The cycloorganosilane can contain zero, one, or two substituents R1, where R1 is an alkyl radical of one to 20 carbon atoms. The radical R1 can be, for example, methyl ethyl, propyl, isopropyl butyl, tert-butyl, and decyl. Preferred is when R1 is methyl.

The cycloorganosilane must contain at least one hydrogen bonded to the silicon atom and can contain a maximum of three hydrogen atoms bonded to the silicon atom. It is preferred that the cycloorganosilane contain one hydrogen bonded to the silicon atom.

The cycloorganosilane can contain zero, one, or two halogens, X, where X is selected from a group consisting of bromine, chlorine, and iodine. The preferred halogen, for X, is chlorine.

The cycloorganosilane can be, for example, phenyldichlorosilane, phenylchlorosilane, phenyldibromosilane, phenyldiiodosilane, tolyldichlorosilane, chlorophenyldichlorosilane, methylphenylchlorosilane, ethylphenylchlorosilane, triphenylsilane, phenylsilane, cyclopentyldichlorosilane, cyclohexyldichlorosilane, cyclohexylmethylchlorosilane, and cycloheptyldichlorosilane.

Sodium borohydride is added to the process as a catalyst. The concentration of sodium borohydride added to the process can be any concentration sufficient to increase the rate of disproportionation of the cycloorganosilane. The sodium borohydride is added to the process as a solid in the form of, for example, powder, chips, flakes, granules, and pellets. Preferred is when the sodium borohydride has a particle size greater then about 100 microns. More preferred is when the sodium borohydride has a particle size within a range of about 1 mm to 12 mm in diameter.

The present process can be run as a continuous process or as a batch process in standard type reactors for running such processes. Since the sodium borohydride is present in the process as a solid, it is possible to form, for example, a packed-bed, fluidized-bed, or stirred-bed of the sodium borohydride and pass the cycloorganosilanes through the bed to effect disproportionation. When the process is run as a batch process, a concentration of sodium borohydride within a range of about 0.05 to 10 weight percent of the weight of the cycloorganosilanes added to the process is preferred. More preferred is a concentration of sodium borohydride within a range of about 0.5 to 2.0 weight percent of the cycloorganosilanes added to the process.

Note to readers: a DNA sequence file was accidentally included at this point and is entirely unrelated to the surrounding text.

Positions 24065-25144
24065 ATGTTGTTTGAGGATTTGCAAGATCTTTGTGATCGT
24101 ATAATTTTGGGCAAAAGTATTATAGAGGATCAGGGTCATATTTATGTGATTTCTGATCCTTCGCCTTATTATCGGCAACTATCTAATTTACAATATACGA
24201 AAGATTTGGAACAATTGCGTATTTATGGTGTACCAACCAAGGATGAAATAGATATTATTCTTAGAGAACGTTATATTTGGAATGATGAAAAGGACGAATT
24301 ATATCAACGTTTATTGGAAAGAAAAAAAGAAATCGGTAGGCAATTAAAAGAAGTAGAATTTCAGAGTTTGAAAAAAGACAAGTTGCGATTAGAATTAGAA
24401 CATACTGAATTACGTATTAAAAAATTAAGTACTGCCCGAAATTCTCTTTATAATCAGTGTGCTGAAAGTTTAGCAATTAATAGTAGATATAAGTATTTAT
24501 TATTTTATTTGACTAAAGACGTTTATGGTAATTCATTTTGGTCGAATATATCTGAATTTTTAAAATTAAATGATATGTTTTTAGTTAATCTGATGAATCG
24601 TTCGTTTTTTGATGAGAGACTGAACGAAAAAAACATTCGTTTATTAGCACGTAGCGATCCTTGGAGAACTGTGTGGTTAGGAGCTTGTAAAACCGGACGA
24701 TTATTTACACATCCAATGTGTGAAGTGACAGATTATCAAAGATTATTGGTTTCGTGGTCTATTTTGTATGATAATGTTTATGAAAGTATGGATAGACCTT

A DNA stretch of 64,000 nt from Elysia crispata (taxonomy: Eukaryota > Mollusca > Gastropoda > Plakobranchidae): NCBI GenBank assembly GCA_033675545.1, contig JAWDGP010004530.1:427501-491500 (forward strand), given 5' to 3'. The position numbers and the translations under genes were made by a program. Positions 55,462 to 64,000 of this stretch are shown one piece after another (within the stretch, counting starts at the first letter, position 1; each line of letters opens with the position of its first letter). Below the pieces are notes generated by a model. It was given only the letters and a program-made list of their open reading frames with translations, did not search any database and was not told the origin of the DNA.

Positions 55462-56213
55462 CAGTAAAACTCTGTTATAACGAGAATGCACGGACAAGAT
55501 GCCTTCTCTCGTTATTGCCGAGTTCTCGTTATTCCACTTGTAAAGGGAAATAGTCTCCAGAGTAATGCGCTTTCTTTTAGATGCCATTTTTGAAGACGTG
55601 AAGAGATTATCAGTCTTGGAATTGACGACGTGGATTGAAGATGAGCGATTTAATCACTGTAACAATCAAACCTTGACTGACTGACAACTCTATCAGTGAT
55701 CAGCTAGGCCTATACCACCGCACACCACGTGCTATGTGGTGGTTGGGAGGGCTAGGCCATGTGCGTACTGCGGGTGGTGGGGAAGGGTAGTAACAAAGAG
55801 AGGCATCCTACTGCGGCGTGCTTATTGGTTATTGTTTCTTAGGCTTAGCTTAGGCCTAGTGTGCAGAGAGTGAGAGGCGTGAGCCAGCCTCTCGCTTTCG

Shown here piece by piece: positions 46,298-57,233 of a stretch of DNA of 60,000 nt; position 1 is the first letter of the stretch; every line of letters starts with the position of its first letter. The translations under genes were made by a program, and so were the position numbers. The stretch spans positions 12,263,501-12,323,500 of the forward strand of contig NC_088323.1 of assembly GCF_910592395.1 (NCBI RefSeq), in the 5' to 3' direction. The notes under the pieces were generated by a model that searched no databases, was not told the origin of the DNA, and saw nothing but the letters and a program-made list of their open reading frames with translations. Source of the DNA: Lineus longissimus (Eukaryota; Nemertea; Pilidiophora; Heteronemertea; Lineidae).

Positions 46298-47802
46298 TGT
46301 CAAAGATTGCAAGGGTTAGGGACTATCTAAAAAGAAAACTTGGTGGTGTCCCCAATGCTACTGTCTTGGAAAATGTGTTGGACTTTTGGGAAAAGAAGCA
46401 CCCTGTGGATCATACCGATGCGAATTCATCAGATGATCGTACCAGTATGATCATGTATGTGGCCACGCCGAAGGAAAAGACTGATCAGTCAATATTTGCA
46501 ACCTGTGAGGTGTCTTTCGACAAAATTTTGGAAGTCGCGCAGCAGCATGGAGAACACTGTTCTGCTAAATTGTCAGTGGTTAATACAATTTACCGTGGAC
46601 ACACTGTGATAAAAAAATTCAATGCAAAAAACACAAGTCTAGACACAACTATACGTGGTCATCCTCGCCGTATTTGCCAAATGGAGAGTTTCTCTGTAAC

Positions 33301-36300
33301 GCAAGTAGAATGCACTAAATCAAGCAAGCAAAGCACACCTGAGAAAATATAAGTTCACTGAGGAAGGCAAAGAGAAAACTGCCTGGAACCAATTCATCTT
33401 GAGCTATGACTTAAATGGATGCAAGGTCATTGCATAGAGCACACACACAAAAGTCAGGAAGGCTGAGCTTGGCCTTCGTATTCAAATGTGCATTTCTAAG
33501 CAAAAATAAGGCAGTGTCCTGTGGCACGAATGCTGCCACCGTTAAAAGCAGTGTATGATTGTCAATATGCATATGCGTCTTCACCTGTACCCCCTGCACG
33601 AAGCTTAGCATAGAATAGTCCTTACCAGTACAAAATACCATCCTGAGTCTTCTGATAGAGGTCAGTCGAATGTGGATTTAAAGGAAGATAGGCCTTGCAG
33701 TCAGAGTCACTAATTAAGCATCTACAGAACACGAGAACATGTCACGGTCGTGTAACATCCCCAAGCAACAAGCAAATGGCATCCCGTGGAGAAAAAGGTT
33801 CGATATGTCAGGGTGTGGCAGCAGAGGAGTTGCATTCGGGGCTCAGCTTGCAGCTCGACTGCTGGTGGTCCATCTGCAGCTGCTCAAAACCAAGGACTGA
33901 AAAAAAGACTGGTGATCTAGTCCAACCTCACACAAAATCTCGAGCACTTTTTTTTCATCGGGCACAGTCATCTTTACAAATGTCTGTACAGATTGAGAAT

The mixture comprising the cycloorganosilane and sodium borohydride catalyst is heated to a temperature within a range of about 100 C. to 250 C. A preferred temperature is within a range of about 150 C. to 200 C. The most preferred temperature in within a range greater than about 170 C. to 200 C.

The length of time required to heat the mixture to effect disproportionation of the cycloorganosilanes will depend upon such factors as, for example, the temperature of the process and the particular cycloorganosilanes employed in the process. In general heating times of about 0.5 minutes to 18 hours are considered useful. Preferred are heating times of about 15 minutes to one hour.

The present process can be run under standard, reduced, or elevated pressures. Preferred is when the process is run at reduced pressure. By "reduced pressure" is meant a pressure less than a standard pressure of about 760 mmHg. In the described process, two cycloorganosilane molecules disproportionate effecting an exchange of an R substituent of one cycloorganosilane for a hydrogen on the silicon atom of the other cycloorganosilane. The result of this disproportionation reaction is a product silane molecule containing an added R substituent and a second lower-boiling product silane containing an additional hydrogen. The inventors believe that the cycloorganosilanes and product silanes form an equilibrium mixture. Therefore by removing the second lower-boiling silane as it is formed, process yield of the silane products containing an added R substituent is improved.